European Patent Convention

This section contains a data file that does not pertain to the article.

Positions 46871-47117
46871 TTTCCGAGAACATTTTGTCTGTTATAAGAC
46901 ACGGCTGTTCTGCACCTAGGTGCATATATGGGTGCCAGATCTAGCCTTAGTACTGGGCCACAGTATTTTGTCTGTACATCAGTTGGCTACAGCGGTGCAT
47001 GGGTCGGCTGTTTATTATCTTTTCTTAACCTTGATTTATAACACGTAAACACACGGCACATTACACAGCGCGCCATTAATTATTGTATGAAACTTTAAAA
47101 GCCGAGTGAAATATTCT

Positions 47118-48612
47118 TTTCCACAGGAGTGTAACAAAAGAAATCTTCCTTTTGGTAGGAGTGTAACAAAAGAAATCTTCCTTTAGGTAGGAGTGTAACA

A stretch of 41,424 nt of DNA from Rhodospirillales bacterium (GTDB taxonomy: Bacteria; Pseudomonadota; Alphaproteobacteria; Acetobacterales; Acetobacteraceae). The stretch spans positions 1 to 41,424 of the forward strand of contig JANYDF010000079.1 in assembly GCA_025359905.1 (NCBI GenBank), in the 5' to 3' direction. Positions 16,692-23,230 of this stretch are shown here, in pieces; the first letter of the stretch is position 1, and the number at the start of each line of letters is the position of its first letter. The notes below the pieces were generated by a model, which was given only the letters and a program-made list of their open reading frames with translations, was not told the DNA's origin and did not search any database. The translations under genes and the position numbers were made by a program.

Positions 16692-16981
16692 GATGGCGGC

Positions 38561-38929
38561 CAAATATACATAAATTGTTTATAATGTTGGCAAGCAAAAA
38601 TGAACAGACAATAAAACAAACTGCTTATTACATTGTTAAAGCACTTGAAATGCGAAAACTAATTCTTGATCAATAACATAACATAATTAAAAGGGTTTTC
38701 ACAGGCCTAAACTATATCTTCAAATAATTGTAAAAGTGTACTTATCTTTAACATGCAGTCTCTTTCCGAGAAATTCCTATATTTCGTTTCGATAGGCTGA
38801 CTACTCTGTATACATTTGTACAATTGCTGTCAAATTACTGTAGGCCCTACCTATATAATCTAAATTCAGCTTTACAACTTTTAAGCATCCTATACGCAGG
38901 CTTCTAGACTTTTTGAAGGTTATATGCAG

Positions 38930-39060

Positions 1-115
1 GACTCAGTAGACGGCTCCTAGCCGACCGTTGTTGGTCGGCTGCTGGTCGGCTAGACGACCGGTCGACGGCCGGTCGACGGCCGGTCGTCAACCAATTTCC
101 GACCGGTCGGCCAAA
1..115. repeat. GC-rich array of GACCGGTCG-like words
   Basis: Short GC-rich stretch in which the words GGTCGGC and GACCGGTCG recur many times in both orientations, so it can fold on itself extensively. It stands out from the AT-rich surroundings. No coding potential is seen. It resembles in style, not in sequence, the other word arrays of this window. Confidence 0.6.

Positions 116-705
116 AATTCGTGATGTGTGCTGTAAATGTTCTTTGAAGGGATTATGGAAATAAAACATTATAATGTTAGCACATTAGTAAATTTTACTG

The European Patent Convention (EPC), also known as the Convention on the Grant of European Patents of 5 October 1973, is a multilateral treaty instituting the European Patent Organisation and providing an autonomous legal system according to which European patents are granted. The term European patent is used to refer to patents granted under the European Patent Convention. However, a European patent is not a unitary right, but a group of essentially independent nationally-enforceable, nationally-revocable patents, subject to central revocation or narrowing as a group pursuant to two types of unified, post-grant procedures: a time-limited opposition procedure, which can be initiated by any person except the patent proprietor, and limitation and revocation procedures, which can be initiated by the patent proprietor only.The EPC provides a legal framework for the granting of European patents, via a single, harmonised procedure before the European Patent Office. A single patent application, in one language, may be filed at the European Patent Office at Munich, at its branches at The Hague or Berlin or at a national patent office of a Contracting State, if the national law of the State so permits.